Budget to get slimmer after GST rollout
GST Council To Fix Rates, Govt To Focus On Policy
The Union budget is set to get thinner once the Goods and Services Tax (GST), a vital indirect tax reforms that aims to develop a common domestic market and cut out multiple levies, rolls out in the months ahead.
Experts say Part B of the budget, which is the most awaited section, will in all probability sport a very trimmed look after GST becomes a reality.
And, after the announcement of Direct Tax Code (DTC), length of the budget will be further trimmed, prompting the government to focus on policy announcements and detail outcomes of various proposals. The changes on account of GST are expected to reflect from the 201819 budget.
“Part two of the budget where you have the tax rates will be reduced by more than 50% and you will only have direct tax rates,“ said Dhirendra Swarup, a former expenditure secretary .
“I don't know in what form DTC will come. And the GST rate will be recommended by the GST Council which will be then be fixed by Parliament because under the Constitution, only Parliament has the power to decide on taxation,“ he said.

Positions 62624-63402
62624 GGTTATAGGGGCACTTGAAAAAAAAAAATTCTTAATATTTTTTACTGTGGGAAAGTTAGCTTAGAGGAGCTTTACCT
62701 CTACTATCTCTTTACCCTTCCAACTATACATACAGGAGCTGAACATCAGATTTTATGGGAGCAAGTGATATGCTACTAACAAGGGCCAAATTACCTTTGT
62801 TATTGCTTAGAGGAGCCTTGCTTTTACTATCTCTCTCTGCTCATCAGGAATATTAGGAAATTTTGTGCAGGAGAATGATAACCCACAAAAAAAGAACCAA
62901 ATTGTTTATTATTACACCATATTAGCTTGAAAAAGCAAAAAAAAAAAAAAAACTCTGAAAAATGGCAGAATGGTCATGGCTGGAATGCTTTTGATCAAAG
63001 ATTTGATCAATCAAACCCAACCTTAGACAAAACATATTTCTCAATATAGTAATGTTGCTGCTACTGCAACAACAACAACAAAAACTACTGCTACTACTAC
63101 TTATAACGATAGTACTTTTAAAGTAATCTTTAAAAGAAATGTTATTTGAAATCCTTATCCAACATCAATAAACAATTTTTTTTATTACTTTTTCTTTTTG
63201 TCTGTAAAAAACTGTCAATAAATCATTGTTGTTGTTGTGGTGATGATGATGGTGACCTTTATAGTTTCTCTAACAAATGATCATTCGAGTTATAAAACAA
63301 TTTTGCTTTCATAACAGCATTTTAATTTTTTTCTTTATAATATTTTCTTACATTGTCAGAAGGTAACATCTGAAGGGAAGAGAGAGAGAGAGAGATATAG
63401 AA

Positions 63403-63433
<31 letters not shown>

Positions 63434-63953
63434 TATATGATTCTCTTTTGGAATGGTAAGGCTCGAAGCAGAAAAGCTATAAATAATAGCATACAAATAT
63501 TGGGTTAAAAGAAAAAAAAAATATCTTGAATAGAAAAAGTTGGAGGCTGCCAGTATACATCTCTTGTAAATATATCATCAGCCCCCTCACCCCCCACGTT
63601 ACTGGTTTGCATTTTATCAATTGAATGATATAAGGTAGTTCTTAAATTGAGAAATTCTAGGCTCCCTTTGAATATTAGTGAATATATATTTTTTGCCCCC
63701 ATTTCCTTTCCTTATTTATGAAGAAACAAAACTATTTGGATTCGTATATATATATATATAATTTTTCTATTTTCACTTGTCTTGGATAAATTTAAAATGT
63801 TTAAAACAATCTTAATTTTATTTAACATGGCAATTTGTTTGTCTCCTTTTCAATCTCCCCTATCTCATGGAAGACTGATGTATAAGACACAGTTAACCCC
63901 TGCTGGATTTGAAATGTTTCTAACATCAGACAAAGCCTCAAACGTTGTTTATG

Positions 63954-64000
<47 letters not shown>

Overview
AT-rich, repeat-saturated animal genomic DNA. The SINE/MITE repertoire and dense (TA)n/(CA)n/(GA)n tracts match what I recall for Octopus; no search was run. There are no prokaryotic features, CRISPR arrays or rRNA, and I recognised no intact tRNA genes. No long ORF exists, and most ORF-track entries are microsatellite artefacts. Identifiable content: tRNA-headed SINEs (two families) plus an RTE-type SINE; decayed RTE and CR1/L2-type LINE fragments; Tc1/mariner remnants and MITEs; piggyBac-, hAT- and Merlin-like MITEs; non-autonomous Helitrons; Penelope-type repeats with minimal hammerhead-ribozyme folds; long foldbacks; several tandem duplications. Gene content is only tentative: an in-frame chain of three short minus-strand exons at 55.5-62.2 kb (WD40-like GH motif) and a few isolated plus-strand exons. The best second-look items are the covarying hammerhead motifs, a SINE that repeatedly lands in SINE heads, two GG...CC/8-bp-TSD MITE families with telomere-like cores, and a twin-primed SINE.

He said the GST rate maybe fixed for two or three years and it may just be mentioned in the budget. “There will be no need to specify individual rates for small items and therefore the part 2 of the budget will be reduced,“ said Swarup.
“The relevance of the budget will not go but degree of secrecy may come down as the recommendations of the council on rates will be in the public domain,“ said C M Vasudev, former economic affairs secretary . He said power on taxation rests with Parliament and the part two of the budget will still have to specify the products and services which will fall under the standard rate, merit and demerits rates.
“In an emerging market it is more important to focus on policy. Individual tinkering of tax rates should be minimized and with GST, the domestic indirect tax rates will be streamlined. Direct tax rates are already streamlined and they are not changed every year,“ said Rathin Roy, director at the National Institute of Public Finance and Policy.
The Times of India, New Delhi, 19 August 2016